In these difficult economic times, it is difficult to know where to turn. The banks have proved that they can take excessive risks based upon inadequate levels of security, potentially putting deposits at risk. Gold looked safe but could it be a bubble? Are bricks and mortar the safe way forward? Greece was technically bankrupt as a nation state that in turn threatened the entire Euro zone. The stock markets are giving investors a roller coaster experience. Can the US government get past partisan politics and face economic reality?
As ever, many people will choose to take a balanced approach if they are able to make investments in pursuit of a safer financial future. In turbulent times, putting all of your proverbial eggs into one basket can turn you into a financial basket case. Property has always been seen as a safe long-term option, but this brings challenges as well as opportunities.
Since the start of the economic crisis at the end of 2008, banks aren’t lending money as freely (or recklessly) as they once were. This means that if you are looking to buy property, the amount required as a deposit is particularly high. If you are in the fortunate position where you have sufficient cash available for a deposit, you firstly need to look for the best possible rate of interest. Financial institutions will want to identify whether the property purchase is going to be your primary or secondary residence or whether you are seeking to rent the property in the short to medium term. This in itself may have an impact upon the rate of interest that is offered.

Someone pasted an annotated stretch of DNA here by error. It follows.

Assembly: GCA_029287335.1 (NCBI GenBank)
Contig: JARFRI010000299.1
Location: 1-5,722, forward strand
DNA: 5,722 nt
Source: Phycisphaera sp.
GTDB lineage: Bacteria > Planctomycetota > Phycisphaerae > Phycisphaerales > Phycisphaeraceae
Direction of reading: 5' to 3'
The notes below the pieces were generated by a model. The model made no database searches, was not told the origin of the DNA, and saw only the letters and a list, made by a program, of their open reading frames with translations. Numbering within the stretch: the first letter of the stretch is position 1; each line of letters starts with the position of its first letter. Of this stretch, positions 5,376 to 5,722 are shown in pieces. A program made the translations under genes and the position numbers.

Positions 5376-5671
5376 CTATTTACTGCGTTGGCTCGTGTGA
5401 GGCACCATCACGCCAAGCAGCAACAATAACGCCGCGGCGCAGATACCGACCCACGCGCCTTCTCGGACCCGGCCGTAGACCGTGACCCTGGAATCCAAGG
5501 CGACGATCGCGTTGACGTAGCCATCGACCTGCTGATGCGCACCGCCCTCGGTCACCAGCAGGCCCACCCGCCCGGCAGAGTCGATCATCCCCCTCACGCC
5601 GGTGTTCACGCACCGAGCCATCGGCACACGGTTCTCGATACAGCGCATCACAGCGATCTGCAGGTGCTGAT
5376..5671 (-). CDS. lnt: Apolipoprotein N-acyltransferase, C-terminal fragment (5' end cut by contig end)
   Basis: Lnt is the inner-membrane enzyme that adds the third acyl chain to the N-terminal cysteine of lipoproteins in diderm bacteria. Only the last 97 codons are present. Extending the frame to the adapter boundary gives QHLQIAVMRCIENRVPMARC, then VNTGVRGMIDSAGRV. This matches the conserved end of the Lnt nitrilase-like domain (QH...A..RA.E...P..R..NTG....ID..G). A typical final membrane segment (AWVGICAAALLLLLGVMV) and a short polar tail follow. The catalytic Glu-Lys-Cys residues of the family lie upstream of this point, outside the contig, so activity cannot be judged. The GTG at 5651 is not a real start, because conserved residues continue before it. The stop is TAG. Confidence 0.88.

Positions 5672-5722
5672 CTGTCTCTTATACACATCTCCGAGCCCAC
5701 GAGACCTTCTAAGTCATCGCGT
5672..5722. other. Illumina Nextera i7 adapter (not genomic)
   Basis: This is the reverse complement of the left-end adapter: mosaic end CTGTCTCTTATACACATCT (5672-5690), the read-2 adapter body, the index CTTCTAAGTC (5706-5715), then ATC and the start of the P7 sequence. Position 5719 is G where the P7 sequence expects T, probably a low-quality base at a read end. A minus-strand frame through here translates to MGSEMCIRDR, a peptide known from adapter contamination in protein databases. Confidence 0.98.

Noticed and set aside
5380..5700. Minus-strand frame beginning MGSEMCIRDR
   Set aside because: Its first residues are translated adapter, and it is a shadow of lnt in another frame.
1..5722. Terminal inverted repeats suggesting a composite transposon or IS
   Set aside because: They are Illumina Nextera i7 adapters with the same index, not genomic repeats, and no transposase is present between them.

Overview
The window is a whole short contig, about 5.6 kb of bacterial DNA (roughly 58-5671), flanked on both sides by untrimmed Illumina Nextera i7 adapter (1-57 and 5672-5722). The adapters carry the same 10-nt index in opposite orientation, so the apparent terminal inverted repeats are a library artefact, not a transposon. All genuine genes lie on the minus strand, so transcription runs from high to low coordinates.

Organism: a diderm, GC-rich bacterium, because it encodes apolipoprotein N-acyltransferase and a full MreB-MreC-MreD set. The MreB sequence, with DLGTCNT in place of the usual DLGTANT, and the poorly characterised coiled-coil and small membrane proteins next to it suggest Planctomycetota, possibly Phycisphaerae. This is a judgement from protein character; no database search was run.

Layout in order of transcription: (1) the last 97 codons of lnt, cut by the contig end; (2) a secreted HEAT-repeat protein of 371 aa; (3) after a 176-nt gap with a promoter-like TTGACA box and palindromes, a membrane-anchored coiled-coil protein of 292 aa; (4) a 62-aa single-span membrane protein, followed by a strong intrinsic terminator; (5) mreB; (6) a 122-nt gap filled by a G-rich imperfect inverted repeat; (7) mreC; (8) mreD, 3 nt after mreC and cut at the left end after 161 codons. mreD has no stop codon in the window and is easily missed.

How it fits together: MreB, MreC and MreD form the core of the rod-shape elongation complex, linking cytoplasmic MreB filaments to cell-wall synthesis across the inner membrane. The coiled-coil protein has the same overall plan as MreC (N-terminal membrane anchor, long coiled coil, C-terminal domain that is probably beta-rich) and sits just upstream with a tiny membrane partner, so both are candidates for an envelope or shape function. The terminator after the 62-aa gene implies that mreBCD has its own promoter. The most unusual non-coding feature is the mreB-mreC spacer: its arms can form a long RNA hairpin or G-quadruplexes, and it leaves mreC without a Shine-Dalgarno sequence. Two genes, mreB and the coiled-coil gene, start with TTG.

If you have the deposit and loans sufficient enough to buy a property, you still need to consider whether this is a good investment. One of the reasons why mortgage activity is low is that property values have been static for some time.
House prices and availability of credit generally go hand in hand: credit was much more easily available when house prices were booming, and house prices were booming because credit was available. This is a classic virtuous circle.
The risk at the moment is that there is no virtuous circle: it looks more like the Catch 22 downward spiral. Banks are not lending as property prices are not rising, and property prices are not rising a there is limited credit available. We could ask if you can see the banks increasing their lending over the next few years? We can’t, and therefore feel that house prices will not rise either. Post crisis, the banks simply do not have the liquidity (or the ability to risk more losses with cheap credit).
One of the reasons for property having been a popular investment route is that people prefer to invest in something that they can see and touch, assuming that it will bring returns. But even if you are getting a return through rented property, liquidity is another aspect that you should consider. What happens if you need money in an emergency? What about medical bills if something happens to you or a family member? Property does not offer short-term (or even mid-term at present) liquidity; it can take months to find a buyer who has cash to buy the property, perhaps even years if banks still aren’t lending money! What do you do then? Get a loan and pay interest on the loan?